What is the importance of calcium in human body?

The body contains more calcium than any other mineral. Calcium and phosphorus account for 75% of total mineral element in the body. The new born infant has about 28gm of calcium as a store. Ninety-nine per cent of the total calcium in the body is concentrated in the bones and teeth; the remainder is in the fluids and soft tissues.

Functions

Calcium serves two important functions in the body the building of bones and teeth and regulating certain body processes. The need for calcium in the building of the skeleton is of course, grater during the year of. However the need doesn’t end when full growth is attained. Once the bone is formed, it continues to change with the processes of building new bone and maintaining the old. The normal behavior of heart muscles, nerves and the blood clotting processes all depend on the presence of calcium.

Building Bones and Teeth

Calcium and phosphorus are mainly present in bones and teeth. Calcium together with other mineral elements gives rigidity and permanence to bones and teeth. These characteristics make it possible for the bone to be support of the body, providing the rigid structure two which the muscle tissue is attached. Bones forms protective cavities for vital organs–the heart and lungs in the chest cavity, the brain in the cranial cavity. Bone will with stand almost as much weight as cast iron before breaking. It is itself light in weight.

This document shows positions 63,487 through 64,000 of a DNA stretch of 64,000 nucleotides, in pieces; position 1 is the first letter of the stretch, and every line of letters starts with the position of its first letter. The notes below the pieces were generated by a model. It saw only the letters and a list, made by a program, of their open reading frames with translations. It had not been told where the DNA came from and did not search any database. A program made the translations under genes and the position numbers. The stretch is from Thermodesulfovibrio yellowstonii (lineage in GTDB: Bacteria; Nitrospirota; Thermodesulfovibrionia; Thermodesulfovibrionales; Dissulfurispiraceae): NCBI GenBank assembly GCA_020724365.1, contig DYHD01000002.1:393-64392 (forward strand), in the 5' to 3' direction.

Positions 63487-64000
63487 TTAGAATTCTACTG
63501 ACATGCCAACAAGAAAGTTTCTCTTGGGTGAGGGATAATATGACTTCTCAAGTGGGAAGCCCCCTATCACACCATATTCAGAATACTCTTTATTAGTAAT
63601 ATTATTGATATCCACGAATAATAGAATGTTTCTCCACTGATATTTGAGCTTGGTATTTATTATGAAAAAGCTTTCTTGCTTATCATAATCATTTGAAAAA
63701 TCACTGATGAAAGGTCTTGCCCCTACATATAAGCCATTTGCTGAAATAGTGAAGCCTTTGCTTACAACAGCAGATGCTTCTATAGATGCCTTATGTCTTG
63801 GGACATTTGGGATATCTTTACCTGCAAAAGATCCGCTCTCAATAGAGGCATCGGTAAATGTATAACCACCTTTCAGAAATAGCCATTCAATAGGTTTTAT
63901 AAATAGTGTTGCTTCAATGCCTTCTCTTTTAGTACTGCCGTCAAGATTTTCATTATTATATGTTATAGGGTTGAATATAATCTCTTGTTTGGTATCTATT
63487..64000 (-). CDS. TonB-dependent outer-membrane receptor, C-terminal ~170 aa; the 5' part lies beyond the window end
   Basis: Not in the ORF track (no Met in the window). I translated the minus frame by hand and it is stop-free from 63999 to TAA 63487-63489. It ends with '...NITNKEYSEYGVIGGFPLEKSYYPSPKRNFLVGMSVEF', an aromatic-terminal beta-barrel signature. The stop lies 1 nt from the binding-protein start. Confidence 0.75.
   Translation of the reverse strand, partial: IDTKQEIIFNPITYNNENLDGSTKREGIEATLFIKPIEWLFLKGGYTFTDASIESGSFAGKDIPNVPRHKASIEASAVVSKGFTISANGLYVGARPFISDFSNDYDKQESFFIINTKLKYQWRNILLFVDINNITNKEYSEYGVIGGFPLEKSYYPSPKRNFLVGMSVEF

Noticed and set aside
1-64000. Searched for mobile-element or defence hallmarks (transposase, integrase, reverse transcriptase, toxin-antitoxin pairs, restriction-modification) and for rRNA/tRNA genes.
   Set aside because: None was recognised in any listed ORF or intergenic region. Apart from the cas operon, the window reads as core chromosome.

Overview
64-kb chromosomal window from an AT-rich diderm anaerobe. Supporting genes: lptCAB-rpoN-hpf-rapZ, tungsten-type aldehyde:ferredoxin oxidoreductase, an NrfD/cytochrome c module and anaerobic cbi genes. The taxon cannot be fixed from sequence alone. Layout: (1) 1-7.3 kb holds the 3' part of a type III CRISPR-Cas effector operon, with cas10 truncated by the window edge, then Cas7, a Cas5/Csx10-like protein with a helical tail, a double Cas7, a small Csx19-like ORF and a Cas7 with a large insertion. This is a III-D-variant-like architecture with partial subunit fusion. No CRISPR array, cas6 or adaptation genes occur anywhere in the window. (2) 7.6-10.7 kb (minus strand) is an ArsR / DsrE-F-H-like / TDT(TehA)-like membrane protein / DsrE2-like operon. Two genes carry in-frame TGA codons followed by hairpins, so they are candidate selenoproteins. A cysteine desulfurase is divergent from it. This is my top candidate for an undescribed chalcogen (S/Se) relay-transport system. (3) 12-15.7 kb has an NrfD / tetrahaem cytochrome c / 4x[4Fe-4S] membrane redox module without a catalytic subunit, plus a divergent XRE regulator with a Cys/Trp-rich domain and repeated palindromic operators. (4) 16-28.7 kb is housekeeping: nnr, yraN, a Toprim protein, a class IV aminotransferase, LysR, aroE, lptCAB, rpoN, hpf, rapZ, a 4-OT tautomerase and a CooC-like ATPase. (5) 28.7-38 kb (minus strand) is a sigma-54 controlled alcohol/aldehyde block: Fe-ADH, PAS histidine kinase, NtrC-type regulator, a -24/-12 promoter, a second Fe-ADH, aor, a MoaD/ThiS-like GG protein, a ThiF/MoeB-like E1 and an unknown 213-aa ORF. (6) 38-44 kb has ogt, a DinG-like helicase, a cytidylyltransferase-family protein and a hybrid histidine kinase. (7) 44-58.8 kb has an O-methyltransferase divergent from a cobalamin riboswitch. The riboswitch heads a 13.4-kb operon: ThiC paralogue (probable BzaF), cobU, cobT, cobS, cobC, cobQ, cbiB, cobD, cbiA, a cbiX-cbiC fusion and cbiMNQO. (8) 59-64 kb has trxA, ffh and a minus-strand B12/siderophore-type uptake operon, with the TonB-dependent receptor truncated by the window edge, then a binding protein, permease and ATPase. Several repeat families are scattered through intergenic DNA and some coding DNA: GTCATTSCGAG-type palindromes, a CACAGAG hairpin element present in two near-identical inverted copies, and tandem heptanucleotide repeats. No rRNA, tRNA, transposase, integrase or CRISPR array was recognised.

The calcium absorbed combines with phosphorus and water to form calcium phosphate. First fibrous network made up of collagen and other nitrogenous substances is formed. Then the bone minerals are deposited on this network as crystals. These crystals are redissolved and recrystallised to form bone tissue. During recrystallization some of the water is lost and the structure of crystals is also changed to form bone.

A number of factors influence the mineralization and resorption of bone. Amount of vitamin D at the bone site are essential for the deposit of minerals in to the matrix. On the other hand the activities of the parathyroid gland bring about resorption of bone. The emotions have an important bearing up on the calcium balance.

Teeth like the bones contain both organic and organic matters with the inorganic portion comprising the major part. Enamel, the outermost covering is approximately 99.5% inorganic matter; dentine the portion beneath the enamel and surrounding the tooth pulp is about 77% and cementum, the classified portion covering the root of the tooth is approximately 70% inorganic matter.

Enamel, the hardest tissue in the body, contains 36% calcium and 17%phosphurus, which are more of minerals than is contained in any other tissue. Dentine is 27% calcium and 13% phosphorus. Some exchange of minerals between enamels and saliva occurs. While bone has the capacity to repair itself after a portion has been injured mechanically or through decay, the enamel is not able to do this.